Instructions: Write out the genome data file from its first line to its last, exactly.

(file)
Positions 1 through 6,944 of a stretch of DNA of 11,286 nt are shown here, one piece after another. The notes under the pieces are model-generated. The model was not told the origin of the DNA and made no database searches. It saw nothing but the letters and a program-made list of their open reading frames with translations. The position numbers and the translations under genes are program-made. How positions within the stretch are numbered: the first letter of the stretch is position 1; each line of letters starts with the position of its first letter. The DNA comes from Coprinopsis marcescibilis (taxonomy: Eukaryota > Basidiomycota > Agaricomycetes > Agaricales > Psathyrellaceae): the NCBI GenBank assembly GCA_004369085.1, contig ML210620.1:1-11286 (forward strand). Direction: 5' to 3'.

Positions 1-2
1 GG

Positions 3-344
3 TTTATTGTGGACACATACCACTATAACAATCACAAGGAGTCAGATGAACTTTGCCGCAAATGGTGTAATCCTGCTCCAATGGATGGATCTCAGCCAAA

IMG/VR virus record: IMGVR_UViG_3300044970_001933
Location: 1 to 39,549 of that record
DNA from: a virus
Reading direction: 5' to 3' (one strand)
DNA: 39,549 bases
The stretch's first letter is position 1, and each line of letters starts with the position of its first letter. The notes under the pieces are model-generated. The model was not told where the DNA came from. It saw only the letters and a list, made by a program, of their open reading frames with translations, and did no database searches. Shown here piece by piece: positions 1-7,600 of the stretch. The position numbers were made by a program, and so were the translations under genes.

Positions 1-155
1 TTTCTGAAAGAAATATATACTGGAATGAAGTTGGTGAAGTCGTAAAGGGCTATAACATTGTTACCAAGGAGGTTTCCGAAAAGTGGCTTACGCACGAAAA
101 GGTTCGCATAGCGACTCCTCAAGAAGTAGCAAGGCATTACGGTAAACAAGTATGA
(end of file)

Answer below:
Positions 1 through 6,944 of a stretch of DNA of 11,286 nt are shown here, one piece after another. The notes under the pieces are model-generated. The model was not told the origin of the DNA and made no database searches. It saw nothing but the letters and a program-made list of their open reading frames with translations. The position numbers and the translations under genes are program-made. How positions within the stretch are numbered: the first letter of the stretch is position 1; each line of letters starts with the position of its first letter. The DNA comes from Coprinopsis marcescibilis (taxonomy: Eukaryota > Basidiomycota > Agaricomycetes > Agaricales > Psathyrellaceae): the NCBI GenBank assembly GCA_004369085.1, contig ML210620.1:1-11286 (forward strand). Direction: 5' to 3'.

Positions 1-2
1 GG

Positions 3-344
3 TTTATTGTGGACACATACCACTATAACAATCACAAGGAGTCAGATGAACTTTGCCGCAAATGGTGTAATCCTGCTCCAATGGATGGATCTCAGCCAAA

IMG/VR virus record: IMGVR_UViG_3300044970_001933
Location: 1 to 39,549 of that record
DNA from: a virus
Reading direction: 5' to 3' (one strand)
DNA: 39,549 bases
The stretch's first letter is position 1, and each line of letters starts with the position of its first letter. The notes under the pieces are model-generated. The model was not told where the DNA came from. It saw only the letters and a list, made by a program, of their open reading frames with translations, and did no database searches. Shown here piece by piece: positions 1-7,600 of the stretch. The position numbers were made by a program, and so were the translations under genes.

Positions 1-155
1 TTTCTGAAAGAAATATATACTGGAATGAAGTTGGTGAAGTCGTAAAGGGCTATAACATTGTTACCAAGGAGGTTTCCGAAAAGTGGCTTACGCACGAAAA
101 GGTTCGCATAGCGACTCCTCAAGAAGTAGCAAGGCATTACGGTAAACAAGTATGA